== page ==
At the Girls’ Schools Association (GSA) Annual Conference 2017 in Manchester, Charlotte Avery, President of GSA, asked schools to consider how they could be reshaping the curricula.
In her opening address, Charlotte, who is also Headmistress of St Mary’s School Cambridge, highlighted that, “We need to engage in a frank debate about how the ‘DNA’ of our schools can evolve so that we can continue to offer an education that is relevant to this brave new world.”
Charlotte was clear in the challenges that lay ahead and how schools could address this to ensure that they continue to offer an education that is admired across the world. In her speech, she discussed three areas that independent schools could focus on.
1. Be creative with the KS3 curriculum
Charlotte urged independent school headteachers to question whether they were being sufficiently creative with the curriculum at KS3. “How do we measure the ability to learn, and how do we measure self-esteem and the ability to innovate?” asked Charlotte.
More attention is also needed when developing critical thinking skills and Charlotte explained how these skills are best developed through rigorous teaching of the arts and humanities, alongside STEM subjects.
2. Make school personalised
Interestingly, the GSA President also called for more personalisation in school and said that learning needs to be differentiated for each pupil’s needs. “What about experimental learning? Are students leading and owning their own learning?” continued Charlotte.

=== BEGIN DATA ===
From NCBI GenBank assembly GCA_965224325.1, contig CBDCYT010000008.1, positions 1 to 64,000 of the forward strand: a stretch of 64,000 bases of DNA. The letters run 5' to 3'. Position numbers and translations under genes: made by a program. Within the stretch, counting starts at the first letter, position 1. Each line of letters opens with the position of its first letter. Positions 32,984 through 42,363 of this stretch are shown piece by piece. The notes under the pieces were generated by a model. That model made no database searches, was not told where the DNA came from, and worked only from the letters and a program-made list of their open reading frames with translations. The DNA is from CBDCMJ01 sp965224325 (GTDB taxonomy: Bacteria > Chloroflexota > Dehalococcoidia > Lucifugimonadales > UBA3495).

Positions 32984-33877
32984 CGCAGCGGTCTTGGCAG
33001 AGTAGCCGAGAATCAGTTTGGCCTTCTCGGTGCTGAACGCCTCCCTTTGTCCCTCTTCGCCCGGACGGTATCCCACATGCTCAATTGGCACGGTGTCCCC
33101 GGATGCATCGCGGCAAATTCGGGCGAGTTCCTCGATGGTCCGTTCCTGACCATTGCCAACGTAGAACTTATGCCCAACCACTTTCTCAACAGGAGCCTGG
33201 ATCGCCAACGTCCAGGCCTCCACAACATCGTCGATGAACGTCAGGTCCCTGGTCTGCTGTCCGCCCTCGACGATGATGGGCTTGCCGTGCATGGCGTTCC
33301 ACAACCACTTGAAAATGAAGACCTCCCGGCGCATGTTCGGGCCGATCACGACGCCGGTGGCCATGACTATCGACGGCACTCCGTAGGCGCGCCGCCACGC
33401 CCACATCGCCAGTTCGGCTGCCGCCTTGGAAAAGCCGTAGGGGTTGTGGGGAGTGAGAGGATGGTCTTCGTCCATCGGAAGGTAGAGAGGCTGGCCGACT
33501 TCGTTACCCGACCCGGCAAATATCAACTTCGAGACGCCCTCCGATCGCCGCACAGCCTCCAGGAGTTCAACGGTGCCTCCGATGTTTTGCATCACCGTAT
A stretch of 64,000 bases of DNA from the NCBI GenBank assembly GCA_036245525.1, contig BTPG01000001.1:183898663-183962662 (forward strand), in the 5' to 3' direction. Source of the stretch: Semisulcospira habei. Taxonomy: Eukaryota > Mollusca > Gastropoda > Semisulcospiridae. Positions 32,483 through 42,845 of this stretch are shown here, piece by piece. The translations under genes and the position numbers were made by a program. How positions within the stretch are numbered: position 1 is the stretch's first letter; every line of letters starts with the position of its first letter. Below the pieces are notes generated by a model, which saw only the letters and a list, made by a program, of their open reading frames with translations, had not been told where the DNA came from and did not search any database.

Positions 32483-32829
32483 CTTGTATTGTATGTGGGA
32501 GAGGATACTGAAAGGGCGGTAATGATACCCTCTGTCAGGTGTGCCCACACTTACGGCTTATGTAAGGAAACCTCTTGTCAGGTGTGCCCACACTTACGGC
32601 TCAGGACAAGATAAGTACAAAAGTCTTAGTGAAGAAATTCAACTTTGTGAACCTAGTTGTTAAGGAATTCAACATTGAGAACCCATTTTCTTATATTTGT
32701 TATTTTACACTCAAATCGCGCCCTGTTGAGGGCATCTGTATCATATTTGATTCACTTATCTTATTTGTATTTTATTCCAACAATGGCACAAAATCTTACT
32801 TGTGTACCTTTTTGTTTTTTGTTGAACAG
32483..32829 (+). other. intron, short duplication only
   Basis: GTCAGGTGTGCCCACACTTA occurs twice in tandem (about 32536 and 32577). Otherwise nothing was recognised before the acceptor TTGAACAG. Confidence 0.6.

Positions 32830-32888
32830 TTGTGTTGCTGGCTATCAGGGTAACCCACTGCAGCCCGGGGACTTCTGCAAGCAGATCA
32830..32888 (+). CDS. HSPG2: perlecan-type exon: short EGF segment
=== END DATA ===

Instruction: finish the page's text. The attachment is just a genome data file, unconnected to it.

3. Put a spotlight on careers
Charlotte explained that many GSA schools had put a focus on careers this year and she believed this was important as it is time to give careers advice fit for the future. Charlotte urged independent school heads to make their careers provision forward-thinking and to embrace apprenticeships.
‘What should HE advice look like for our girls? How will the introduction of ‘high-level’ apprenticeships affect our students’ post-school choices?” said Charlotte. “Ask yourselves how, ‘50% of our students go on to apprenticeships,’ might sound in your school’s marketing materials after generations of saying, ‘100% go on to university.’”
Charlotte’s address set the tone for the rest of the conference as the delegates discussed how they can provide a forward-thinking education for the next generation.
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